More alarming still, in the US nearly 60% of single mothers live in poverty, compared to 30% in Russia and 5% in Sweden.Fig. 4  Graph of Child Poverty Rate  in US compared to other countries	and Fig 5. Graph of Single-Mother Poverty Rate

Poverty among children and single mothers is worse in the US mainly because there is less public assistance to vulnerable groups.

And in the last 2 decades, welfare assistance has been sharply reduced. Across the board, social progress has been rolled back. Taxes have been lowered for the rich and raised for the poor. Government subsidies for wealthy corporations are much greater than for destitute citizens. Regulations to prevent corporations from harmfully exploiting people and the environment have been dangerously weakened.

Fig. 6 Poverty Rate of Single Parent Families in the U.S.This role-back of social progress is now being globalized. In virtually every country, the welfare system is under attack, public services have been privatized, and relative poverty has deepened. Britain's National Health Service is under fire. Even Sweden has suffered conservative setbacks.

But nowhere has the imposition of the deregulated market system had higher social costs than in the Former Soviet Union (FSU). With the conversion from Communism to Capitalism, poverty has increased 7-fold. A third of the population now live in poverty. [Nation, Mar 27, 2000, p. 20] Deteriorating living conditions have caused a resurgence of tuberculosis and other "diseases of squalor." Life expectancy has fallen by 5 years [from 70 in 1990 to 65 in 1997]. Adding to the plight of the poor, public services have been sharply cut back. With privatization of hospitals, millions cannot afford services.

By comparison, in the United States:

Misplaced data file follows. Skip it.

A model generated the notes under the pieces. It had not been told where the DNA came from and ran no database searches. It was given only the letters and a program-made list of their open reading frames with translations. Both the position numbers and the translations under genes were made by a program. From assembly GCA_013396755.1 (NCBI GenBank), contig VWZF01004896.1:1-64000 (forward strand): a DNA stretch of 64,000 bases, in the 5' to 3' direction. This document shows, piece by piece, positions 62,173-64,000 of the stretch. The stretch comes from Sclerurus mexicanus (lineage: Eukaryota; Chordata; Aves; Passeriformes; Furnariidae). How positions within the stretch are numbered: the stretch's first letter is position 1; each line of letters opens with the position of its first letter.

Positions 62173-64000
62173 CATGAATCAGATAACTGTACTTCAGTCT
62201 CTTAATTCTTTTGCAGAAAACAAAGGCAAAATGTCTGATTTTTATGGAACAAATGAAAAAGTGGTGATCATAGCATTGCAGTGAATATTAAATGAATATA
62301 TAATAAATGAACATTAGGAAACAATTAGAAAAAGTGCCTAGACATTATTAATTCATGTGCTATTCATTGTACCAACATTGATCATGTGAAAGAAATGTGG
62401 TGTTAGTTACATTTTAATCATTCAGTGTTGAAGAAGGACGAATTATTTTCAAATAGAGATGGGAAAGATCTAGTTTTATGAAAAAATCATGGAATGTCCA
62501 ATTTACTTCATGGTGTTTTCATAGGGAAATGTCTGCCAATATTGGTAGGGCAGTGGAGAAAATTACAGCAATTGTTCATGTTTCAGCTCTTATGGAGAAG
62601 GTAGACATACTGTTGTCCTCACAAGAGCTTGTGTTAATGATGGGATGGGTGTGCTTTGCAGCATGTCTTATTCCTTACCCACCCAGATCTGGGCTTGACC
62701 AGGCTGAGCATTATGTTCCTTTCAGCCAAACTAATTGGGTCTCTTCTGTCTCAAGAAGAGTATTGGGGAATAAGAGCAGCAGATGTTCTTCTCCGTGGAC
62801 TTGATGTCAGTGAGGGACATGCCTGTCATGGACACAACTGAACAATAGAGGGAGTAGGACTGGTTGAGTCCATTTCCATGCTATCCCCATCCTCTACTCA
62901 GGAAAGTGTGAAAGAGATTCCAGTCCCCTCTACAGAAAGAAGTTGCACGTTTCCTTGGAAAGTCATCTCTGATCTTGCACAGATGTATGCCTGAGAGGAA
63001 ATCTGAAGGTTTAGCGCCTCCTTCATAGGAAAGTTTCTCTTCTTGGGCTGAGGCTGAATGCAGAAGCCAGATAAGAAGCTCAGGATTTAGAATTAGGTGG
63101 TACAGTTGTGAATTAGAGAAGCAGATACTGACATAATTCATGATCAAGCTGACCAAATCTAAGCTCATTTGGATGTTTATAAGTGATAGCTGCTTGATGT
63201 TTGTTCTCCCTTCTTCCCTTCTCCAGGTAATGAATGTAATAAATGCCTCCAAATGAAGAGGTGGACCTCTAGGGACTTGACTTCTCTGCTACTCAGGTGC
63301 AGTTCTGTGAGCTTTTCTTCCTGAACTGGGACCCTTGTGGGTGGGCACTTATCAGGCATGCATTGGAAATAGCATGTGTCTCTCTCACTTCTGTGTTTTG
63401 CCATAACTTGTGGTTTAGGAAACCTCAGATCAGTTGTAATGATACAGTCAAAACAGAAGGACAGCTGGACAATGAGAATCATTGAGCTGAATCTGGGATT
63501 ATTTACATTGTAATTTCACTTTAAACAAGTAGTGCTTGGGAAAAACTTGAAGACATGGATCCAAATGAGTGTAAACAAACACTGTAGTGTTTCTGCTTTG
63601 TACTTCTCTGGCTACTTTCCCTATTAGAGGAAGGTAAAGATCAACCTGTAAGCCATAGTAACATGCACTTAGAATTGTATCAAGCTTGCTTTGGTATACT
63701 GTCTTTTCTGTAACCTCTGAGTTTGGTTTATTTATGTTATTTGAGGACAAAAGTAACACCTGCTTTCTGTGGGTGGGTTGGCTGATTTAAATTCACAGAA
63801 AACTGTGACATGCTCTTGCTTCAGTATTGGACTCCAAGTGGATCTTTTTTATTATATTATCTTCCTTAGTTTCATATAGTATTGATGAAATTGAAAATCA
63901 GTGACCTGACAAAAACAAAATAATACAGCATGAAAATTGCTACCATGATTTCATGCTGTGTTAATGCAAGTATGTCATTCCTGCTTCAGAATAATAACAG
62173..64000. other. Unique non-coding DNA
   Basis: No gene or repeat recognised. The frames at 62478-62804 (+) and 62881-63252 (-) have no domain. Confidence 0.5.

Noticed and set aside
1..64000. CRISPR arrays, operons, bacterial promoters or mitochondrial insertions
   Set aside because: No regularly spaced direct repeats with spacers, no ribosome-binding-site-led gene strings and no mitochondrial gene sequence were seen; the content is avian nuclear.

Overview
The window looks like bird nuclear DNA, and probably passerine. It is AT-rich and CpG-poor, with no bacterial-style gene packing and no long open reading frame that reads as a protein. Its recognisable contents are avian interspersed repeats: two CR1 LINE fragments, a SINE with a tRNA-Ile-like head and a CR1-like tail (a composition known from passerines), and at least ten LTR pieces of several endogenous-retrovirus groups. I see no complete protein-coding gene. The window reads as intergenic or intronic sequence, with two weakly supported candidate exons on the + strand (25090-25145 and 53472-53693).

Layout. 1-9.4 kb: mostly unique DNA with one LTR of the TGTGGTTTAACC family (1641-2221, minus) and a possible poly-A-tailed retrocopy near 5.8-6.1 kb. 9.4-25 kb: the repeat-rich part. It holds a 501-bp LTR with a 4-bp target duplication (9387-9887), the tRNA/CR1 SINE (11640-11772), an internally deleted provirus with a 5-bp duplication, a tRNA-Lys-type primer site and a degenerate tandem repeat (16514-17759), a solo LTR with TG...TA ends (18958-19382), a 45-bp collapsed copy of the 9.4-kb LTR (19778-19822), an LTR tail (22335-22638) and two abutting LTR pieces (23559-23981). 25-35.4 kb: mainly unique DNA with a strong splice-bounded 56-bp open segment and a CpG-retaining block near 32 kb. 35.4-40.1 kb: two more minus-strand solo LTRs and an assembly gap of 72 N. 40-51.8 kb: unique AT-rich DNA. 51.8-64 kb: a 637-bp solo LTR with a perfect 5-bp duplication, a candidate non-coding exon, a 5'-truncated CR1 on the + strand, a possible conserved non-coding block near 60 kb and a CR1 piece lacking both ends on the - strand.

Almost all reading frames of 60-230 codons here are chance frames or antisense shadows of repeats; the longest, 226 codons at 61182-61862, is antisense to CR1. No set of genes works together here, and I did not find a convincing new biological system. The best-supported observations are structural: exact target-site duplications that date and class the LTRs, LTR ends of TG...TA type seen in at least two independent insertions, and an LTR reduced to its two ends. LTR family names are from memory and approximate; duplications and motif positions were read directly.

• Today 35.5 million Americans live below the poverty line.
  • In the 1990s, cutbacks in public assistance for low-income children pushed an additional 1.1 million children into poverty. Every year over 10,000 American children die of poverty-related causes.
  • One of every 10 US households suffer from "food insecurity." One in 5 children don't get enough to eat. Yet 55% of Americans are overweight.
  • The immunization rate in the US is 58%, with only 10% coverage in some inner-cities. (By comparison, many poor countries have coverage of 80% or higher.)
  • 43 million North-Americans have no health insurance, up 1.5 million since 1996. The high cost of profit-oriented services and private insurance makes it hard for the poor to get care.

The growing socioeconomic inequality in the US is leading to signs of system failure.Fig. 7   Rising homicide rate in US

  • For example, many mothers of young children have to work outside the home, not because of "women's liberation" but because their husbands' wages can no longer support the family. As a result, millions of children spend less time with their mothers. Today only 15% of American mothers exclusively breast feed their babies.
  • As relative poverty increases, the numbers of homeless persons, street children, and juvenile prostitutes have escalated. The murder rate in the US has increased 6 times faster than the population.

Structural Adjustment in the USA

We hear a lot about Structural Adjustment Programs in the Third World. But similar measures have increased hardships for the poor in the United States. America's "Structural Adjustments" include:

  • privatization of many public services, including prisons,
  • cutbacks in state welfare, food supplements, and "Head Start" programs,
  • deregulation of corporations, leading to monopolistic mergers and down-sizing for higher profits, and
  • overall weakening of the role of government, on the theory that "free market forces" will automatically lead to the best of all possible worlds.

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